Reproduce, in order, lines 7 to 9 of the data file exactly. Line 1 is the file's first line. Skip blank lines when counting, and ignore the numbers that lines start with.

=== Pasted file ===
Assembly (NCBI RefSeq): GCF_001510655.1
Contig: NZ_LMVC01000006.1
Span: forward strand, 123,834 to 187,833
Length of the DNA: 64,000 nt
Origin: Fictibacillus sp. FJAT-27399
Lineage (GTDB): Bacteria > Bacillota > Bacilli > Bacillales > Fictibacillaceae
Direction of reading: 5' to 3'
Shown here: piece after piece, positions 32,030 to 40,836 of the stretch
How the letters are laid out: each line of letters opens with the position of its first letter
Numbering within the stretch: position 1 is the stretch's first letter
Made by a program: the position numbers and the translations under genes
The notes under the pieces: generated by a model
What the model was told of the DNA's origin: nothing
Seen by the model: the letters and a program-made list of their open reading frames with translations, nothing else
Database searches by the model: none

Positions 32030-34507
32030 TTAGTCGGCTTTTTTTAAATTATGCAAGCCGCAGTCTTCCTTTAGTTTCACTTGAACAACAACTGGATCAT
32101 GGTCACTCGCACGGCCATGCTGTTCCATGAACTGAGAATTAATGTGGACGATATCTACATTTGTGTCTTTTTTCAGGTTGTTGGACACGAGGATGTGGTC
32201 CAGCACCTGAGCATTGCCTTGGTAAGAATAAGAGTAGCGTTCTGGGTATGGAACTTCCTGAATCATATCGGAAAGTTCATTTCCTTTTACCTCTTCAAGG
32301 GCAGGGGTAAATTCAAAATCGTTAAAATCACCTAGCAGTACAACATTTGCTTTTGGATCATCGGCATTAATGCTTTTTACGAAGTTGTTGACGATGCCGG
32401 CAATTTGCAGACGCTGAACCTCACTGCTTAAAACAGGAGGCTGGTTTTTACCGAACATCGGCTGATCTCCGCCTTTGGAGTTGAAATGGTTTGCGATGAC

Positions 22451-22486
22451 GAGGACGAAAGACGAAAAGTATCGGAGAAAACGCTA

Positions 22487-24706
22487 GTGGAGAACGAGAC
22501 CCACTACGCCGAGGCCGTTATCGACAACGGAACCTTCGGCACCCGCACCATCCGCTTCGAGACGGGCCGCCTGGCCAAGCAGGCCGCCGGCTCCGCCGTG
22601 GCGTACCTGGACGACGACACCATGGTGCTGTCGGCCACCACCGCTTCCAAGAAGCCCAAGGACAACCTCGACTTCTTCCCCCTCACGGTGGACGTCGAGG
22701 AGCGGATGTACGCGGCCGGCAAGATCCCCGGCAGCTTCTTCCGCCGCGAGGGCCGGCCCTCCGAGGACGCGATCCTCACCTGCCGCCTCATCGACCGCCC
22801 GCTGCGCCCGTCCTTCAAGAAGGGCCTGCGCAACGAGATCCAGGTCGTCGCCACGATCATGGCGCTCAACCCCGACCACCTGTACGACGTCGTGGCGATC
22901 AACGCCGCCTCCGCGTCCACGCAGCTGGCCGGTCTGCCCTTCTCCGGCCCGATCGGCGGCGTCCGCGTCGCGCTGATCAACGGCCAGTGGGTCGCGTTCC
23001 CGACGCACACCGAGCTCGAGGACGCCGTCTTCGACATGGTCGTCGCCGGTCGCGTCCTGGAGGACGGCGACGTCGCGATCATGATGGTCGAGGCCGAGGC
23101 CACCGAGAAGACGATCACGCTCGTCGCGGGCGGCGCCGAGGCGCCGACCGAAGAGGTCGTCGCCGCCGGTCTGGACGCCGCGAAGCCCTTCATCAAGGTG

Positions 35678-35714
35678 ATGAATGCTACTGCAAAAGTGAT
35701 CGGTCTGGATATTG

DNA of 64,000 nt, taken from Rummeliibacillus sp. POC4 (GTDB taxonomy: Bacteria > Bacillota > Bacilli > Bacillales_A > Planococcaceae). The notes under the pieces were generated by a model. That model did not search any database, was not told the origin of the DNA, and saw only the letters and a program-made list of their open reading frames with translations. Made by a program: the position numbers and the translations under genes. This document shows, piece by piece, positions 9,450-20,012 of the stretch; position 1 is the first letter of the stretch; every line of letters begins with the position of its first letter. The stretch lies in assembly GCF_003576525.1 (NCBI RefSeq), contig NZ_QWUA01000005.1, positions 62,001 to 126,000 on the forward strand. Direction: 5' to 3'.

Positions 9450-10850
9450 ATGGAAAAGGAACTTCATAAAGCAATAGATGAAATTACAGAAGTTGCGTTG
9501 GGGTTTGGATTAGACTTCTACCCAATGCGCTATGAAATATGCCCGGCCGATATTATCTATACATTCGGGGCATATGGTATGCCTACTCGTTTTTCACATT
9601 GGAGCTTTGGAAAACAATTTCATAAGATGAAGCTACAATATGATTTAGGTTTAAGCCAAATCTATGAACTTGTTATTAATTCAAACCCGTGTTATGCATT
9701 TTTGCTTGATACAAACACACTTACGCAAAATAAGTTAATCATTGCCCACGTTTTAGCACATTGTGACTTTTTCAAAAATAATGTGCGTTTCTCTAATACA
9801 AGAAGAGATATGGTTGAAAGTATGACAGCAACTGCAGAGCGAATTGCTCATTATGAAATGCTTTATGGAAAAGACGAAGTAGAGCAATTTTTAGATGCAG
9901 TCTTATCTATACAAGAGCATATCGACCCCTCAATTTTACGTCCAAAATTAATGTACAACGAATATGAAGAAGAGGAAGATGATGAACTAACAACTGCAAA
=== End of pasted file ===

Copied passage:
Direction of reading: 5' to 3'
Shown here: piece after piece, positions 32,030 to 40,836 of the stretch
How the letters are laid out: each line of letters opens with the position of its first letter